People who struggled to access dental treatments during the pandemic often experienced inconvenience, anxiety, worsening problems requiring further treatment or worse. Some people were left in debilitating pain, while others feared that they would lose their teeth when they couldn’t access care. People with ill-fitting dentures or broken fillings had developed ulcers, bleeding gums and infections, leaving them struggling to eat and speak. Healthwatch was contacted by people who had taken extreme steps, such as someone from Portsmouth pulling out their own teeth with pliers, after being denied specialist treatment.
When urgent dental treatment is delayed, this allows conditions to worsen and, inevitably, there will be some cases where people lose teeth or need extractions. Tooth loss can affect a person’s quality of life, impacting their confidence, ability to eat and drink, or sleep comfortably. Facial shape can also be affected by tooth or bone loss. Corrective work to fill the gaps of missing teeth, such as dental implants, is expensive and generally only offered via private clinics.
Patient with failed implants receives five-figure dental negligence compensation
Restorative work can also have its drawbacks if the foundations of gum disease are not monitored before undergoing treatment. Our senior solicitor, Christine Brown, recently won £75,000 damages for a 66-year-old woman who had failed dental implants over ten years ago and which have consequently affected her quality of life.
In 2009, the claimant, then 57, was advised by a private dentist to have multiple upper teeth removed and replaced by dental implants and implant-supported bridges which are supposed to be permanent solutions to missing teeth. This cost over £5,000 and was guaranteed for ten years.
However, within months she noticed sloping which was dismissed as a drooping lip. By 2014, three of the implants had come loose and a bridge could be easily removed. A second opinion confirmed this was due to severe bone loss and poor bone quality – the implants were the wrong type and had been overloaded into insufficient gum space.
Implantology is already an invasive procedure, but our client then had to have further restorative dentistry including a bone graft and subsequently had to wear partial dentures. This left her with severe pain, social anxiety, a limited diet of soft foods, and lasting psychological distress.
The compensation awarded included £35,000 for pain and suffering, plus £40,000 special damages which encompassed past and future dental treatment costs, psychotherapy treatment and travel costs.
The hidden costs of cosmetic dentistry
People pursue dental treatment for aesthetic purposes, as well as for medical reasons. Dentists have seen increased enquiries in 2020 for cosmetic dental work. Whether it be to straighten, lighten, reshape or repair teeth, people have become more conscious of their smiles and have sought ways to improve them. But the pursuit of perfect pearly whites to rival stars of the silver screen could end up more like a horror story with devastating effects.
With a rise reality TV stars and influencers, flawless selfie filters, and social media platforms giving way to so-called ‘Instagram tooth fairies’, more young people are desperate to have that Hollywood (or Turkish) smile. Yet many are not aware of the consequences of cosmetic dental work, such as crowns, which could permanently ruin your smile.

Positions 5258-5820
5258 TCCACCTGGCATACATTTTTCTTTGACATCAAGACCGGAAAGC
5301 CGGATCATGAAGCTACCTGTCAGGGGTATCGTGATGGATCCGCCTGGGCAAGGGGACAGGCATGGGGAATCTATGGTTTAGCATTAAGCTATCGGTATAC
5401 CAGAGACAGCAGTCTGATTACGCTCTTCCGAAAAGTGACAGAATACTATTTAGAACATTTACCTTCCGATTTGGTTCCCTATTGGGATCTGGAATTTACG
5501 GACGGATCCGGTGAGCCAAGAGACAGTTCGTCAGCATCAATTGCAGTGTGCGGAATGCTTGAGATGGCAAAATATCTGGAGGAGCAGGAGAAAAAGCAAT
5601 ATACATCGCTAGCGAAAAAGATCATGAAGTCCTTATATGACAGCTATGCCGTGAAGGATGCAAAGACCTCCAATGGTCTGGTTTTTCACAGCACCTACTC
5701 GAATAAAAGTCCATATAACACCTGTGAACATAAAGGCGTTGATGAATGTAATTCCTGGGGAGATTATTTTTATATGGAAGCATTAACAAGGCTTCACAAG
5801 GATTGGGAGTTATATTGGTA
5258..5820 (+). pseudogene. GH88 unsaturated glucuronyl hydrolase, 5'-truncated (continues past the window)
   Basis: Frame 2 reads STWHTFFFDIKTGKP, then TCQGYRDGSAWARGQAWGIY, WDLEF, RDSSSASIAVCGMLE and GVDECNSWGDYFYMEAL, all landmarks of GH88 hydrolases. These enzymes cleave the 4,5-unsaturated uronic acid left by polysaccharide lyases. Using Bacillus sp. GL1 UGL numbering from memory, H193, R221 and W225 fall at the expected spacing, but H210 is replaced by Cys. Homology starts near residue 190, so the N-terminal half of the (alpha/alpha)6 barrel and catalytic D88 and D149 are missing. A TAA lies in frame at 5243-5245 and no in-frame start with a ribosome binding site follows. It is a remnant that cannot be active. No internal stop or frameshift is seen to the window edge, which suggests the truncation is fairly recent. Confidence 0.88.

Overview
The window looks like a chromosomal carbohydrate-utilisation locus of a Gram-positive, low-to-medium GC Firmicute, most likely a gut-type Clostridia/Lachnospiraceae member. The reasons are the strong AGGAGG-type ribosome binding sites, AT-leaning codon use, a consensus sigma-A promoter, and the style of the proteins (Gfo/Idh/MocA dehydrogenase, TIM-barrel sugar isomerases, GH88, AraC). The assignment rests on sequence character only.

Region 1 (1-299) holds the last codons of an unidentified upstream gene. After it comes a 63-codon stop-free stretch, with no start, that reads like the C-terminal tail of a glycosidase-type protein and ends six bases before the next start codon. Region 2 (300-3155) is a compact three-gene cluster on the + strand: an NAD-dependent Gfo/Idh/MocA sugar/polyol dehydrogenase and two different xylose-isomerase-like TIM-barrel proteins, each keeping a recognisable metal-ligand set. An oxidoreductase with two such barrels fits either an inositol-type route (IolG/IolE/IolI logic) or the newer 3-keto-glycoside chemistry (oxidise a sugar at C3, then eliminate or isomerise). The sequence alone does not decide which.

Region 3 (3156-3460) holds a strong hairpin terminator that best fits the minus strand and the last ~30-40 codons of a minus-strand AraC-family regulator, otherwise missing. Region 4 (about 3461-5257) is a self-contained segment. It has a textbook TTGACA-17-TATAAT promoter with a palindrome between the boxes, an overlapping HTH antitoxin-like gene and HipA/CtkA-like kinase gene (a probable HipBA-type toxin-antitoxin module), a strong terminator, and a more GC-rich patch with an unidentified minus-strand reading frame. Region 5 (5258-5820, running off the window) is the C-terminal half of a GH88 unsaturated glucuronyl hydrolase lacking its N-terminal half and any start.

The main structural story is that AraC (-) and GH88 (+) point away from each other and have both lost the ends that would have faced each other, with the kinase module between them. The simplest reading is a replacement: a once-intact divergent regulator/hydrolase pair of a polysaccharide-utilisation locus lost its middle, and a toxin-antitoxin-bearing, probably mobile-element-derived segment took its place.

People seeking to change the appearance of their teeth might instantly think veneers are what they need. This is where thin tooth-coloured shells are attached to the front of teeth. However, many actually undergo crowns which are more invasive, quicker, and require less skill. Before crowns are fitted, existing teeth need grinding down to stumps – this is irreversible. Shaving teeth to this extreme also leaves them more prone to nerve damage, root canals and extractions. Crowns also need replacing every 10 to 15 years which can be a financial or biological burden; you cannot re prepare (or grind) teeth every time they need replacing, so people who have veneers in their early 20s may end up with dentures by the time they’re 40.
While cosmetic dentistry isn’t undertaken on the NHS, that doesn’t mean it is immune to errors or negligent practice. Implants can become infected or fall out. Natural teeth can shift because implants or implant-supported bridges were incorrectly positioned. Substandard assessments could mean you are advised of the wrong type of dental treatment. Invisible braces may be fitted incorrectly. Veneers may be more like piano keys that are too big for your mouth, resulting in you not being able to close your mouth properly, or causing jaw pain.
Protect yourself from dental negligence
As with any type of medical procedure, people should be fully aware and informed of what the benefits and risks there are to treatment, along with alternatives. Consent is much more than a signature. If you are considering any form of restorative dental treatment – whether for cosmetic or medical reasons – always check the GDC register to ensure your dentist is reputable. Price often reflects skill, so cheap ‘Miles for Smiles’ airline package deals may leave you more at risk of negligent dental treatment.
If you have undergone substandard dental work and think you may have a claim, speak to our specialist team free of charge. We offer a ‘no win, no fee’ service with free expert legal advice on whether or not you have the basis for a legal claim. Call 0114 250 7100 or email firstname.lastname@example.org.